The higher question of the exhibition as well as of the book “Grandfather was a race-biologist” by Eva Dahlgren [2] is: What is knowledge? And why should we believe in (genetic-)scientists? The faith in scientific truths were overstrained by the atrocities of the 20th century: “Medical genetic science. That’s how race-biology is called today”, sounds Eva Dahlgren’s sarcastic statement. [3]

Even if not many members of this mailing-list will have the possibility to see the exhibition this review may give an impression of the topics Swedish society is dealing with at the moment. Eva Dahlgren’s book may be seen as just one of many examples. [4] Sweden is facing its past. Since the 1990s there are hot debates about Sweden’s roll as a “neutral” power during WW II, the rigid asylum-policy against Jews and Gypsies and the policy of sterilization within the country. The new vogue of nazism, anti-Semitism and violence especially against homosexuals at the same time shocked the Swedish society. The fact that a lot more research has to be done becomes already clear while considering the basic figures which differ very much from each other. Did 63 000 people (mostly women) were sterilized between 1906 until 1975, when the old sterilization-law was replaced [5], or 10-30 000 – as the exhibition states? Did Folke Bernadotte save 30 000 refugees from Germany with his white busses in 1945, of them 11 000 Jews [6], or only 12 000 (a quarter of them Jews)? This may be just numbers but the numbers may be a measurement for the Swedish self-image.

It is very regrettable that – as often in Sweden - there is no catalogue to this exhibition. The online-version consists of the texts of the exhibition only and is available under: www.nordm.se/exhib/ufm/sid2.html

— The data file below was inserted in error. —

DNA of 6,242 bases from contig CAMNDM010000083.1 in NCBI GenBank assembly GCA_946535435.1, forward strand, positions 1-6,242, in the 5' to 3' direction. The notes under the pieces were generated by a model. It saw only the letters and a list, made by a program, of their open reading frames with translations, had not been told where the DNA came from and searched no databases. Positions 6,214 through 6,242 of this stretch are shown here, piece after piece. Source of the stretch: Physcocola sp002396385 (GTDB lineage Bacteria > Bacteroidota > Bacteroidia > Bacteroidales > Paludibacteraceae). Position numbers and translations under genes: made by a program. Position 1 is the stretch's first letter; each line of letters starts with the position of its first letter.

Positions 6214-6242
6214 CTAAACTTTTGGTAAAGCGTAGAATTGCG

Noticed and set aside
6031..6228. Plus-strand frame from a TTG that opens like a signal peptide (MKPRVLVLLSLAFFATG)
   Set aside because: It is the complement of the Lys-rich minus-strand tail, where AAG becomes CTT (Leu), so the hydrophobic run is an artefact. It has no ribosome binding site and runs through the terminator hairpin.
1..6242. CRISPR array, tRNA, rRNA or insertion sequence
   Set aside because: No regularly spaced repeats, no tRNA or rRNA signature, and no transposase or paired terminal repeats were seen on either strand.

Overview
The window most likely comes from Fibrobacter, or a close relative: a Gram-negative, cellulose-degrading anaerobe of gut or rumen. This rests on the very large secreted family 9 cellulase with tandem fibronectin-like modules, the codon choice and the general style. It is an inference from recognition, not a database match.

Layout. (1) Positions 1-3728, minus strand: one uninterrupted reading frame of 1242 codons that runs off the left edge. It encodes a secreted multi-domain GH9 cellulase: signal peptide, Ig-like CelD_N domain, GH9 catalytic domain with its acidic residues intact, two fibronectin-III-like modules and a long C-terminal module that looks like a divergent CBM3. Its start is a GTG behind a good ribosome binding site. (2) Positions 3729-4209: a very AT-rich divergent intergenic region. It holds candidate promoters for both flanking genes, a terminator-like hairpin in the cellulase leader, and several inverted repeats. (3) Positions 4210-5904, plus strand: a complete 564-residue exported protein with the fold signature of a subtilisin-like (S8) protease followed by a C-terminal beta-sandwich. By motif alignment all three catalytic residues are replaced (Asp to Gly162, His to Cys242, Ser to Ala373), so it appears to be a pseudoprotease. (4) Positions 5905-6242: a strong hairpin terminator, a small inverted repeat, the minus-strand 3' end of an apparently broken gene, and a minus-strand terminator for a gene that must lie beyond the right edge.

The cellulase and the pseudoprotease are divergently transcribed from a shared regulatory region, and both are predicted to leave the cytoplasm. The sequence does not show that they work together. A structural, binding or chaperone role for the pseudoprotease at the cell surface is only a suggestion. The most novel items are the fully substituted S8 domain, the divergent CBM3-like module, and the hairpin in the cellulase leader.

Tanja Schult, Södertörns Högskola, Sweden, TanjaSchult@web.de

[1] See Gunnar Broberg: Rassenbiologie und Antisemitismus. In: Bernd Henningsen a.o.: Wahlverwandtschaft. Skandinavien und Deutschland 1800 bis 1914. Berlin 1997, p. 172-174
[2] Eva F. Dahlgren: Farfar var rasbiolog. En berättelse om människovärde igår och idag. Stockholm 2002
[3] Ibid., p. 247
[4] Here I give just three examples if one wish to read more. Gunnar Broberg has written a couple of books on this topics, here I mention a book written in English, where you can find more literature: Gunnar Broberg and Nils Roll-Hansen (ed.): Eugenics and the welfare state. Sterilization policy in Denmark, Sweden, Norway and Finland. Uppsala 1996; Maija Runcis: Steriliseringar i folkhemmet. Stockholm 1998; Lennart Lundmark: Lappen är ombytlig, ostadig och obekväm. Svenska statens samepolitik i rasismens tidevarv. Umeå 2002
[5] See Dahlgren, p. 250, as well as the documentary film ”Dokument inifrån”: ”De icke önskvärda – en bit ur den Svenska historien” (The not wanted – a piece out of Swedish history”, shown on Swedish Television 1 (SVT 1), 29.8.2002
[6] See the documentary ”Handelsresande i liv” (A commercial traveler in Life) by Lena Einhorn, shown on SVT 2, 25.3.1998

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Dokument erstellt am 2.11.2002